All the blog posts and comments in this blog are personal views and opinions of the authors and do not necessarily reflect the official policy or position of Vedanta Society of Providence.


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[Note from the Blog editors: During Summer 2016, we are encouraging readers to submit short summaries and commentaries on Swami Vivekananda's book Jnana Yoga, as stated by Swami Yogatmananda at the last Jnana Yoga class before the summer break. Please follow the usual instructions for submitting a blog post, which can be found by clicking the link above. We will be publishing these posts on the blog throughout the summer, and maybe beyond, too. We of course welcome other relevant posts as well.]

Wednesday, September 7, 2016

Essay on The Real and the Apparent Man, Chapter 16 of Jnana Yoga by Swami Vivekananda

By Patrick Horn ("Rishi")

Swami Vivekananda says, “The one theme of the Vedanta philosophy is the search after unity. The Hindu mind does not care for the particular; it is always after the general, nay, the universal. ‘What is that, by knowing which everything else is to be known?’ That is the one theme. ‘As through the knowledge of one lump of clay all that is of clay is known, so, what is that, by knowing which this whole universe itself will be known?’ That is the one search. . . .” This quest for transcendence need not be an unconscious motivation that misses the mark. While the common man will mistakenly seek for unity in enjoyment of objects or association with a group, the spiritual seeker desires to know God and become absorbed in that Presence.

There are many obstacles to perception of Truth.  First, the body and the work required for its survival and comfort. Also, the ignorant and confused mind with its many fantasies, preferences, and selfish tendency toward personal aggrandizement and calculating gains and losses. Third, social situations, from the subtle pressure of ancestors and error-as-custom to the more direct influence of our family, friends, and colleagues to effect conformity to norms and taboos. The unthinking crowd’s collective wrong emphasis results in superstition (misinterpretation) and nihilism that denies Truth and stigmatizes its witnesses. The built environment does not encourage contemplative inquiry: there is distracting noise of electric media and machines whose only virtue is their speed.  There is a cultural epidemic of mindlessness and mindwandering that is exploited by a sick economy which preys upon physiological needs and psychological desires. The marketplace offers a variety of false identities in the stereotypical roles of consumer lifestyles. The custodians of wisdom, the schools and the religious institutions, have few qualified guides and true masters, and their message is bastardized into a commodity promoted as a cure for misfortune, love problems, and failed health. Many come to the Truth, not for Truth itself, but as an avoidance of pain and suffering.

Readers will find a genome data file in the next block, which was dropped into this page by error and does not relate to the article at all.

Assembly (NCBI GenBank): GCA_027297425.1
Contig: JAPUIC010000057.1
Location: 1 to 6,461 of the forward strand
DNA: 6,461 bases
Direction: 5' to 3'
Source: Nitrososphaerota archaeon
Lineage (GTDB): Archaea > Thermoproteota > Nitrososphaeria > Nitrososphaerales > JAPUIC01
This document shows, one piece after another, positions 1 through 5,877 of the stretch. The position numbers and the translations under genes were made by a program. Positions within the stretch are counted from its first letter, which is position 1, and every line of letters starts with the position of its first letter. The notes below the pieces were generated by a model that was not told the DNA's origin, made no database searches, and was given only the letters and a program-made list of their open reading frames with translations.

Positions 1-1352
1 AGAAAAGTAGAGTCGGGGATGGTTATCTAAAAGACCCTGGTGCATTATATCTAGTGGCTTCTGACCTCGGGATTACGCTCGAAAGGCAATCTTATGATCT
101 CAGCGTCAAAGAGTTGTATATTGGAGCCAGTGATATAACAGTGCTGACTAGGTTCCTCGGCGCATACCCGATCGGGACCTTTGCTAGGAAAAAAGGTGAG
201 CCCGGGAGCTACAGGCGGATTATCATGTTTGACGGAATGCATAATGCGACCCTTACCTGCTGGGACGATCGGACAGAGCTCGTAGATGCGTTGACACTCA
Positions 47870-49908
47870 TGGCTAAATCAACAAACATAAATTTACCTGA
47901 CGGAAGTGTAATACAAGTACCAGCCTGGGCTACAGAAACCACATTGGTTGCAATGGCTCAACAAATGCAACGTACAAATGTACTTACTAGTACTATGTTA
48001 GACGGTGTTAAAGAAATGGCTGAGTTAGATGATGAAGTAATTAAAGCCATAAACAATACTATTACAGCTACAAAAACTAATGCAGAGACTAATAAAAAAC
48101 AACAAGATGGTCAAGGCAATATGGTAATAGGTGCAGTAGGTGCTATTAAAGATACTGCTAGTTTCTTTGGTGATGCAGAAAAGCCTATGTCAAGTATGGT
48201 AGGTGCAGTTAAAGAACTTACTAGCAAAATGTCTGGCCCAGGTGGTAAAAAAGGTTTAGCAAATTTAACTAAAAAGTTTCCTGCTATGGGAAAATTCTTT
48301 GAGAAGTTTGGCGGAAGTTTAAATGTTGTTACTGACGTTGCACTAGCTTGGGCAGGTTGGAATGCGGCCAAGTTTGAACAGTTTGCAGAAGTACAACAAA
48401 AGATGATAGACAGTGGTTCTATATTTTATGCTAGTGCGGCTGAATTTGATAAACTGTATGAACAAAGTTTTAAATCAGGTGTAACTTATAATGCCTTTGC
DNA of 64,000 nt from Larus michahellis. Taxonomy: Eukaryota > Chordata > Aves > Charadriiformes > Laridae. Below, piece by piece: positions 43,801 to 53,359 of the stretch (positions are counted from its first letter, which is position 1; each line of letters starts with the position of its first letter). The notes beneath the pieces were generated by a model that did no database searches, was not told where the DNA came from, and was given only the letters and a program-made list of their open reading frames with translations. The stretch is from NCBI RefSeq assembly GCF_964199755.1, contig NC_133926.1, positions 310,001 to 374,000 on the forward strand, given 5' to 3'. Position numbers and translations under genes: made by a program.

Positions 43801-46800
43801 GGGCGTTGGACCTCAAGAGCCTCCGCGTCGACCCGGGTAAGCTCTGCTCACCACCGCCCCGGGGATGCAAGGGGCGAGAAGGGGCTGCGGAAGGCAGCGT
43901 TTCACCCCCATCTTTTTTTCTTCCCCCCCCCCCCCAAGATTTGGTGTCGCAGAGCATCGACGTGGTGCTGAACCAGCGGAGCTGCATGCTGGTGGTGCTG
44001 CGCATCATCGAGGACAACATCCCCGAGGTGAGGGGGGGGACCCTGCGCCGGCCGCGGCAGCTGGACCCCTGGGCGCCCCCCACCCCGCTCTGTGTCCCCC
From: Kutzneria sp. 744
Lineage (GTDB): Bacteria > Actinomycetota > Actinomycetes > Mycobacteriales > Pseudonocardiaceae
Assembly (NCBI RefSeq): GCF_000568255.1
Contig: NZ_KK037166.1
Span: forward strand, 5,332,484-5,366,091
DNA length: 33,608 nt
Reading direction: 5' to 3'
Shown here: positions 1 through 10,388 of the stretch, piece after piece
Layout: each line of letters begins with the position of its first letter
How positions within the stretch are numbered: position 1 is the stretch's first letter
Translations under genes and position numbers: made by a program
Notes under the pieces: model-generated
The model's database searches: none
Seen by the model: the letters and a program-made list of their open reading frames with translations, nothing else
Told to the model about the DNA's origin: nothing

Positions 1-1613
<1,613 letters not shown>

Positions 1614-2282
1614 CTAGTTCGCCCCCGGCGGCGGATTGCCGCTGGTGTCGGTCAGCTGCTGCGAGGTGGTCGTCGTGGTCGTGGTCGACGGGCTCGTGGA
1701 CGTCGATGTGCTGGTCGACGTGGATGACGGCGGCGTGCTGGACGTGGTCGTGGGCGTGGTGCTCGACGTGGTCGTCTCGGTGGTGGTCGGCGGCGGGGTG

Sunday, September 4, 2016

Essay on The Atman: Its Bondage and Freedom, Chapter 15 of Jnana Yoga by Swami Vivekananda

By Patrick Horn ("Rishi")

 Swami Vivekananda says, “According to the Advaita philosophy, there is only one thing real in the universe, which it calls Brahman; everything else is unreal, manifested and manufactured out of Brahman by the power of Mâyâ. To reach back to that Brahman is our goal. . . . The Atman in bondage is called Jiva. . . . Projected from Brahman, it passed through all sorts of vegetable and animal forms, and at last it is in man, and man is the nearest approach to Brahman. To go back to Brahman from which we have been projected is the great struggle of life.” For most people, infatuated with material enjoyments, this struggle is passive and unconscious. Only a few great souls struggle consciously to attain freedom.